Rural Scotland to lead with ‘white space’ internet

Ferries to the Orkney Islands  are involved in the project. Picture: Ian Jolly
Ferries to the Orkney Islands are involved in the project. Picture: Ian Jolly
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RESEARCH at a Scottish university could pave the way for a new “white space” communication network offering improved services to the remotest parts of the country.

The University of Strathclyde is overseeing projects to run wireless internet technologies on ferry services and trials of “smart city” technology.

The technology, which uses gaps in radio spectrum between frequency bands called white space, is open to a range of uses that will help meet growing demand for data. The roll-out is set to be the first in Europe.

Seven pilot projects are under way across the UK, including using white space to provide internet connectivity and communications to ferries serving the Orkney Islands and in the Pentland Firth, which currently have no wireless broadband available.

Scottish Government-backed research led by Strathclyde’s Centre for White Space Communications is also exploring how the latest technology, including triple-band wi-fi, can enhance internet coverage in indoor and outdoor urban locations and enable “smart city” functionality.

Communications regulator Ofcom said the new technology could offer a range of new wireless applications to benefit consumers and businesses following completion of the trials.

It is expected rural communities may be able to use the “white space” to connect to faster broadband speeds. Currently, rural Scotland has far slower speeds than the rest of the UK.

Philip Marnick, group director of the Spectrum Policy Group at Ofcom, said: “In a world where consumers’ demand for data services is experiencing huge growth, it is essential we find the most efficient ways to share the airwaves. White space technology could be one way of meeting this demand.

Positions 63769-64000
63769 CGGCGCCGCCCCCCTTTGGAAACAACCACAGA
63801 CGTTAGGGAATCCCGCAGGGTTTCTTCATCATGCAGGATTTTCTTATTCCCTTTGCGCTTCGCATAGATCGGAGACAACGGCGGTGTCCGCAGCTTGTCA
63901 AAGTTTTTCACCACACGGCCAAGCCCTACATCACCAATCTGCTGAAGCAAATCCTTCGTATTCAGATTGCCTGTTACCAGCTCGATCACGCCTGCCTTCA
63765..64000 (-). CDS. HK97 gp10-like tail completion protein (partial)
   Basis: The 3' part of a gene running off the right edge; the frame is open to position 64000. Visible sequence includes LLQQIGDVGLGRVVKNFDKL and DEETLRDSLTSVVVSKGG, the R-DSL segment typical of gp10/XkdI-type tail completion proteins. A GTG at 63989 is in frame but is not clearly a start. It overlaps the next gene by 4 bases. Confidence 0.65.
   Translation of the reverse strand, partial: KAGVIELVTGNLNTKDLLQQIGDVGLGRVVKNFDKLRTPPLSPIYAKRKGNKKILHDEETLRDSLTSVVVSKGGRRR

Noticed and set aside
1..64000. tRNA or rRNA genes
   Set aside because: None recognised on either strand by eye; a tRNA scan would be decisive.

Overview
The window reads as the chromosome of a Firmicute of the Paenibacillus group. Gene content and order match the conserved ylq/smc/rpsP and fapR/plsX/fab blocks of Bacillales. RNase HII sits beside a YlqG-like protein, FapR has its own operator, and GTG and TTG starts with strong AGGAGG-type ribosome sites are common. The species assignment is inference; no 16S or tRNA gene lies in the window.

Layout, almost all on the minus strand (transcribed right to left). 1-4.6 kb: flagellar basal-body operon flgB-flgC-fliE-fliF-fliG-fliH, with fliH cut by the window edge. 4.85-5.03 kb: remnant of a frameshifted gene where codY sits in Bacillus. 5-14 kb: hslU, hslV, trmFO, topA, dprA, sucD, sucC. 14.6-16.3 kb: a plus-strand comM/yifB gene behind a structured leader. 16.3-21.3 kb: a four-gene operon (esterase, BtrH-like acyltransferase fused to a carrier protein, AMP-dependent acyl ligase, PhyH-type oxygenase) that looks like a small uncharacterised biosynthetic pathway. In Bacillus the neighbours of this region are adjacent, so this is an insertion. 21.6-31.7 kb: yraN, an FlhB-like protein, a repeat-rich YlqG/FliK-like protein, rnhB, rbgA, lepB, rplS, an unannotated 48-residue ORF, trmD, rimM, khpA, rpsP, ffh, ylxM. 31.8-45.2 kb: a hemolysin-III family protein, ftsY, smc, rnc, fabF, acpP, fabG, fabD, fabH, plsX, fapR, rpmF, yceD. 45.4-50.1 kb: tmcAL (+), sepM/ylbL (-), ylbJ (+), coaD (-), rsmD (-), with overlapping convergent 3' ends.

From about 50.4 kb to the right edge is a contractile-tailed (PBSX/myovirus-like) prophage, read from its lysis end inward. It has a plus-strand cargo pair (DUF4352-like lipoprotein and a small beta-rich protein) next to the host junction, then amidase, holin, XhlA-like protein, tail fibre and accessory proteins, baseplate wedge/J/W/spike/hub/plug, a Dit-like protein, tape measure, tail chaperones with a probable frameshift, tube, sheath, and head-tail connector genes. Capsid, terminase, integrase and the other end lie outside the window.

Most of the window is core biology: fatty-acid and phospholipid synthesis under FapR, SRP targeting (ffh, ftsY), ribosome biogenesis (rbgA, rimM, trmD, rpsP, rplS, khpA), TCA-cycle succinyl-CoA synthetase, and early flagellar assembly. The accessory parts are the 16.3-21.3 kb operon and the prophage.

“These trials are an important first step in Ofcom understanding whether white space can be used in other spectrum bands.”

The existing projects – which are set to be added to this year – involve public and private organisations testing a variety of innovative applications, using spectrum temporarily licensed by Ofcom. Other UK projects trialling the technology include live streaming from London Zoo of footage of meerkats, Asian otters and giant Galapagos tortoises, delivered via white space to YouTube, and a flood warning network in Oxford, which provides early alerts by monitoring water levels in real-time.

The Strathclyde project is backed by £77,630 of Scottish Government funding.

A spokeswoman added: “Growth of wireless and mobile services and associated technologies will be an integral part of realising the government’s 2020 digital vision.

“This project ensures Scotland is at the forefront of a shift in spectrum management which will showcase new technologies and the use of white space.”

Patrick Haynes, telecoms expert and former board member of Scotland IS, said: “Development of white space technologies provides for the creative reuse of newly vacant radio spectrum for reach-out communications to very remote and rural Scotland,” he said.

“The need for affordable data connections to far-flung Scotland is pressing if we are to sustain communities, enhance tourism, boost business growth and deliver more services on-line to the citizen.

“White space has real potential to distribute the solutions.”